9 thoughts to “Which eBooks Were Amazon’s Best-Sellers for 2011?”
The differences between the two lists might be more clear if you consider the price of the various books in the two formats. Probably the Kindle market is more cost-sensitive than the print market.
IMO, there is a rather trivial explanation why George R.R. Martin’s book did not make it onto the kindle list: It’s the fifth of a series where the first books were released way before the Kindle came into existence. And if you have the beginning of a series as paper books in your bookshelf then you are likely to buy the remaining volumes in dead tree format as well (at least that’s what I do).
I’m with Craig. I buy mostly Kindle, some print. Too often the Kindle version costs the same as the print version, which means that the incremental cost of printing, distribution, shipping and storage of the print is pure fat on the price of the ebook. Taking a non-bestseller, why should Bunnicula cost the same for print and ebook, 30 years after release?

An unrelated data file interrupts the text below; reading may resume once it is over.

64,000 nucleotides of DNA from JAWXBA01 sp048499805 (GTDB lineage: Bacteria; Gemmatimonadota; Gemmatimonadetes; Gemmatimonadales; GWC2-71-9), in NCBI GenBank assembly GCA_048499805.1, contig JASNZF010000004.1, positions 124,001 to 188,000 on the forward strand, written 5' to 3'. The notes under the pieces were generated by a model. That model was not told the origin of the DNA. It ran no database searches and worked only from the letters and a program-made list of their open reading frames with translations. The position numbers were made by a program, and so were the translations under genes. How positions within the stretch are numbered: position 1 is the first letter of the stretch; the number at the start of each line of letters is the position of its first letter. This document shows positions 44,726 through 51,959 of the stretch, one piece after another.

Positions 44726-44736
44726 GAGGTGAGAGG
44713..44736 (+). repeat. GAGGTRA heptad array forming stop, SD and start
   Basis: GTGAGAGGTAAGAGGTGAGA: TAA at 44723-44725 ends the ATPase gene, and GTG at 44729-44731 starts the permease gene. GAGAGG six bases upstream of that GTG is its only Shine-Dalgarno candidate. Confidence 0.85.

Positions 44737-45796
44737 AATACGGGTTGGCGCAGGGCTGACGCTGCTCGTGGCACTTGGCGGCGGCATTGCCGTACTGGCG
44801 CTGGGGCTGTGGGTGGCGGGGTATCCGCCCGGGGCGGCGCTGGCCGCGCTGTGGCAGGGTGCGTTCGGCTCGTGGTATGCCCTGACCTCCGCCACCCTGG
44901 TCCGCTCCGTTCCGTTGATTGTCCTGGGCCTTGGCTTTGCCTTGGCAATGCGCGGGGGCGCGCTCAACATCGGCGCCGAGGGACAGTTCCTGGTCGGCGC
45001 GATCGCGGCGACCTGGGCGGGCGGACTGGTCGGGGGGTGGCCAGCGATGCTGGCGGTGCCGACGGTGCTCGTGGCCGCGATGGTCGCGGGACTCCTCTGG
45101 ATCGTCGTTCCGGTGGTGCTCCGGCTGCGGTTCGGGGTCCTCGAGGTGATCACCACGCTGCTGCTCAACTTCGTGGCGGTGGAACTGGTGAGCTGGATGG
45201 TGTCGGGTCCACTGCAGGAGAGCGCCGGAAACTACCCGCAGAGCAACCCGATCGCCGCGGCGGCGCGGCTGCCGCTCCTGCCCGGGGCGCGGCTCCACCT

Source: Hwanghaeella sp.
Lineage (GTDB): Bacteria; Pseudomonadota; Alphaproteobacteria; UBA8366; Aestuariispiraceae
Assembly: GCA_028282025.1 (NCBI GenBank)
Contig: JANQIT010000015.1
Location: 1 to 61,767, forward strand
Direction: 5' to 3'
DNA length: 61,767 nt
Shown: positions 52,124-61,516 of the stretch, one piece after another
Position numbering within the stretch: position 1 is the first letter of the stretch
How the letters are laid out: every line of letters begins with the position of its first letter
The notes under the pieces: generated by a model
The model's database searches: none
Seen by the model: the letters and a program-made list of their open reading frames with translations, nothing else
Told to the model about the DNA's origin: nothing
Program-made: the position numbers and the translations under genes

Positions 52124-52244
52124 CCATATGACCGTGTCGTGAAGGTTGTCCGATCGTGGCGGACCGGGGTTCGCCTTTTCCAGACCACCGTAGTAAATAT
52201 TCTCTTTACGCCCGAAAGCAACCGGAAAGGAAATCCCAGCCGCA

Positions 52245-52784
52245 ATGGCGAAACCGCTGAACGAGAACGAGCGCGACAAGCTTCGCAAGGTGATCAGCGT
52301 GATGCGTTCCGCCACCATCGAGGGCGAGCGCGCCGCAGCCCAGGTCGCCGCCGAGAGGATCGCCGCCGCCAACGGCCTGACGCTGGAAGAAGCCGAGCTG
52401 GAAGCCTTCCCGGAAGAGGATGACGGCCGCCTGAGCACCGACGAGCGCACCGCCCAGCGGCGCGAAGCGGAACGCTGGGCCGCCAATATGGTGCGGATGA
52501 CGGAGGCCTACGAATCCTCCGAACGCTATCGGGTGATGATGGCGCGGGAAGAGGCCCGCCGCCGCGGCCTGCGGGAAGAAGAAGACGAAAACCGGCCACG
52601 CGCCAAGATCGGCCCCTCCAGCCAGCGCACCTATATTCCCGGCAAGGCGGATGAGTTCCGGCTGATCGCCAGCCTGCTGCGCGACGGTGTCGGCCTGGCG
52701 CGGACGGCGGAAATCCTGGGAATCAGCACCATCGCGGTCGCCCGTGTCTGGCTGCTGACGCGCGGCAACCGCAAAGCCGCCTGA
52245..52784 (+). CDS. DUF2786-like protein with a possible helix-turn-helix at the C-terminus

I’d like to see the revenue (as in movie sales) rather than unit numbers, because the real question to me is, does pricing a new book at $4.99 Kindle and $9.99 print generate more revenue than pricing it at $9.99 for both versions. I would bet the answer is it would.
After struggling to read technical books and some PDFs while enjoying a novel on my eBook reader, I have concluded that eBooks are only for easy reading fiction!
Price is the missing factor in this article. Not sure about Kindle, but on the Nook, “The Abbey” was a free or $0.99 download when I got it. If you price an older book from an established author very low, you will get a spike in downloads/sales.